- In conscious individuals, cognitive impairments often include having problems concentrating for varying periods of time, having trouble organizing thoughts, and becoming easily confused or forgetful. Some individuals will experience difficulty learning new information. Still others will be unable to interpret the actions of others and therefore have great problems in social situations. For these individuals, what they say or what they do is often inappropriate for the situation. Many will experience difficulty solving problems, making decisions, and planning. Judgment is often affected.
- Language problems also vary. Problems often include:
- word-finding difficulty
- poor sentence formation
- and lengthy and often faulty descriptions or explanations.
- These are to cover for a lack of
- understanding or inability to think of a word.
- For example, when asking for help finding a belt while dressing, an individual may ask for “the circular cow thing that I used yesterday and before.”
- Many have difficulty understanding multiple meanings in jokes, sarcasm, and adages or figurative expressions such as, “A rolling stone gathers no moss” or “Take a flying leap.”
- Individuals with traumatic brain injuries are often unaware of their errors and can become frustrated or angry and place the blame for communication difficulties on the person to whom they are speaking. Reading and writing abilities are often worse than those for speaking and understanding spoken words. Simple and complex mathematical abilities are often affected.
- The speech produced by a person who has traumatic brain injury may be slow, slurred, and difficult or impossible to understand if the areas of the brain that control the muscles of the speech mechanism are damaged.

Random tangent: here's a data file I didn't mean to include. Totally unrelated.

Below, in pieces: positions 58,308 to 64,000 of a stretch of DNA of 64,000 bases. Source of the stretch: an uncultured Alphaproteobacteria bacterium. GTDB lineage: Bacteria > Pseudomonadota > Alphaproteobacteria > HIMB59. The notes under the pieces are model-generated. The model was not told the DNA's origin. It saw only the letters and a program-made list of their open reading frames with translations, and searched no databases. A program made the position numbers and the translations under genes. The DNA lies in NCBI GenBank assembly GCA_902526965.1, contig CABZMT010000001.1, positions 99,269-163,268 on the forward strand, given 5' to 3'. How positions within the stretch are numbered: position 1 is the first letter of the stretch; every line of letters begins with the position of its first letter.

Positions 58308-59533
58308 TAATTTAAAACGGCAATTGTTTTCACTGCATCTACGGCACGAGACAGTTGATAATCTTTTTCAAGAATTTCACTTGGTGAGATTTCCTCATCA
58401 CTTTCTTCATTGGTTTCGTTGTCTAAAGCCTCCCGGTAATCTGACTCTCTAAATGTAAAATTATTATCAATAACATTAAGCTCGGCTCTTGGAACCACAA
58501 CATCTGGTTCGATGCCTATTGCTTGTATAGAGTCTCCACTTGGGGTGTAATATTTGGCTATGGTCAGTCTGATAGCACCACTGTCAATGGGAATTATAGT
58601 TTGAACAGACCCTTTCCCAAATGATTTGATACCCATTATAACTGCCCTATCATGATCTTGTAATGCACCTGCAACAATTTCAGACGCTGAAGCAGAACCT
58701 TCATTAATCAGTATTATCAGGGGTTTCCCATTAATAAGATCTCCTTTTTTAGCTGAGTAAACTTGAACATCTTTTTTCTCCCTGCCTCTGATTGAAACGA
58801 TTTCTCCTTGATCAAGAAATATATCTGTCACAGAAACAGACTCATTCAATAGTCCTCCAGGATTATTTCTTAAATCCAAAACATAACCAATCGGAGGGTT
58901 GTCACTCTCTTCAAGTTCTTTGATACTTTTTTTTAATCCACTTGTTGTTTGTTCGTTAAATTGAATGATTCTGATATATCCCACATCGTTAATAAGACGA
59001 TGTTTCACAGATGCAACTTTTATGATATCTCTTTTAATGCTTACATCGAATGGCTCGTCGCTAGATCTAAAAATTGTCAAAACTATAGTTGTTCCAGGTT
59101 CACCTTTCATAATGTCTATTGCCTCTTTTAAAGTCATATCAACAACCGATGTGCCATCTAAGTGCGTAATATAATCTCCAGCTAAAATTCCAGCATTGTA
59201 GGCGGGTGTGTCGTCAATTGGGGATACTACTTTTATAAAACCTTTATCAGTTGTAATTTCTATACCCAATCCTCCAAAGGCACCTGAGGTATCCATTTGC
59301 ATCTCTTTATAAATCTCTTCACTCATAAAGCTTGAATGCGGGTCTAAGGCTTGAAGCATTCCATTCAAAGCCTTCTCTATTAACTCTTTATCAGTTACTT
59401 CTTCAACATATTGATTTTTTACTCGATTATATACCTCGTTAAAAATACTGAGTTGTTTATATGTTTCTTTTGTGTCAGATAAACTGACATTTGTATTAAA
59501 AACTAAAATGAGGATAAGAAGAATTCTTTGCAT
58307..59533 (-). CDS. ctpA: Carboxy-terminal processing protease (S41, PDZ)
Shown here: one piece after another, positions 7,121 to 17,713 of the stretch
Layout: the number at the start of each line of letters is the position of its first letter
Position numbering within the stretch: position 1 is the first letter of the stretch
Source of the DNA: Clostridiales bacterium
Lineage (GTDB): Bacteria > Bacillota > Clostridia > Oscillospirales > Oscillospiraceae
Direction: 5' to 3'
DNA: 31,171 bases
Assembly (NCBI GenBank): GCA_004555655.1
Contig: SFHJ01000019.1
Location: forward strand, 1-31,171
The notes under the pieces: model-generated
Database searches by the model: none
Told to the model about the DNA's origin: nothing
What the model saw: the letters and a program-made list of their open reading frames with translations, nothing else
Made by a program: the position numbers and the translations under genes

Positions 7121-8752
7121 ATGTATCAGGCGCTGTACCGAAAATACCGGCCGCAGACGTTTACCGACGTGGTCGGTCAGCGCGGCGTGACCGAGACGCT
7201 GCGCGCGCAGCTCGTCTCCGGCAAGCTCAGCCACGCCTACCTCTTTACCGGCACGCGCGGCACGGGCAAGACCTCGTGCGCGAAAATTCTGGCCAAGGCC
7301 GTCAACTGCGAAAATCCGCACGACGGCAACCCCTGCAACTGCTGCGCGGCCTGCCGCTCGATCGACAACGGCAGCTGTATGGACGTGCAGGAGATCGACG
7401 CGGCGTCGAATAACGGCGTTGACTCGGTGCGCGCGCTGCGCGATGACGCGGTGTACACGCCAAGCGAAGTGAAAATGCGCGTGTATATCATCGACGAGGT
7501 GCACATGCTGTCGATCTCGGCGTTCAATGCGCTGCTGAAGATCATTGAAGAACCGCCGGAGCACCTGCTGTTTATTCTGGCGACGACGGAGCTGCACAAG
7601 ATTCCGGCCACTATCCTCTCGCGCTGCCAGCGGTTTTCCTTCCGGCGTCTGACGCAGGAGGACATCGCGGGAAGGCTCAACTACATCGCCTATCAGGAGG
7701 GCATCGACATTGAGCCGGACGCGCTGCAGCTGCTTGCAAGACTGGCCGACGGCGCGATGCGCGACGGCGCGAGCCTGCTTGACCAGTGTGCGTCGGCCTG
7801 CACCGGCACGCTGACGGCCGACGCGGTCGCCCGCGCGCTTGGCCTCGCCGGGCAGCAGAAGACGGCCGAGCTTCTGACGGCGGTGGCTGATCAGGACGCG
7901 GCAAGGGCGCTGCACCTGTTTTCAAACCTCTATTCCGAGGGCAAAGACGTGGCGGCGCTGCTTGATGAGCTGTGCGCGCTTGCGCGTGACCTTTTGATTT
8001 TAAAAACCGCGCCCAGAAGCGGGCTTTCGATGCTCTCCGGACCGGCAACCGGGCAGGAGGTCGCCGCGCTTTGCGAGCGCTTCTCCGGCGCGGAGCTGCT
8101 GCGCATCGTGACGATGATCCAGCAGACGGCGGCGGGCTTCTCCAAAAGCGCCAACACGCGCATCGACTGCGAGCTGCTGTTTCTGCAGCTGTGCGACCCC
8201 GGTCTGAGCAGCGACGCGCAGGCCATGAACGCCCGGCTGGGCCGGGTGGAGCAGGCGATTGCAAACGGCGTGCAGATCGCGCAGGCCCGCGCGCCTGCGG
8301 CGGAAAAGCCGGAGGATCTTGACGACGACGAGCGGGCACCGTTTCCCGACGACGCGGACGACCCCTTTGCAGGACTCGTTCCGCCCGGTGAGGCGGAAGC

- This type of speech problem is called dysarthria.
- These individuals may also experience problems swallowing.
- This is called dysphagia. Others may have what is called apraxia of speech, a condition in which strength and coordination of the speech muscles are unimpaired but the individual experiences difficulty saying words correctly in a consistent way.
- For example, someone may repeatedly stumble on the word “tomorrow” when asked to repeat it, but then be able to say it in a statement such as, “I’ll try to say it again tomorrow.”
- How Are the Cognitive and Communication Problems Assessed?
- The assessment of cognitive and communication problems is a continual, ongoing process that involves a number of professionals.
- Immediately following the injury, a neurologist (a physician who specializes in nervous system disorders) or another physician may conduct an informal, bedside evaluation of
- and the ability to understand and speak.
- Once the person’s physical condition has stabilized, a
- speech-language pathologist may evaluate cognitive and communication skills, and a
- neuropsychologist may evaluate other cognitive and behavioral abilities.
- Occupational therapists also assess cognitive skills related to the individual’s ability to perform “activities of daily living” (ADL) such as dressing or preparing meals. An audiologist should assess hearing. All assessments continue at frequent intervals during the rehabilitative process so that progress can be documented and treatment plans updated. The rehabilitative process may last for several months to a year.
- How Are the Cognitive and Communication Problems Treated?
- The cognitive and communication problems of traumatic brain injury are best treated early, often beginning while the individual is still in the hospital.
- This early therapy will frequently center on increasing skills of alertness and attention. They will focus on improving orientation to person, place, time, and situation, and stimulating speech understanding.
- The therapist will provide oral-motor exercises in cases where the individual has speech and swallowing problems.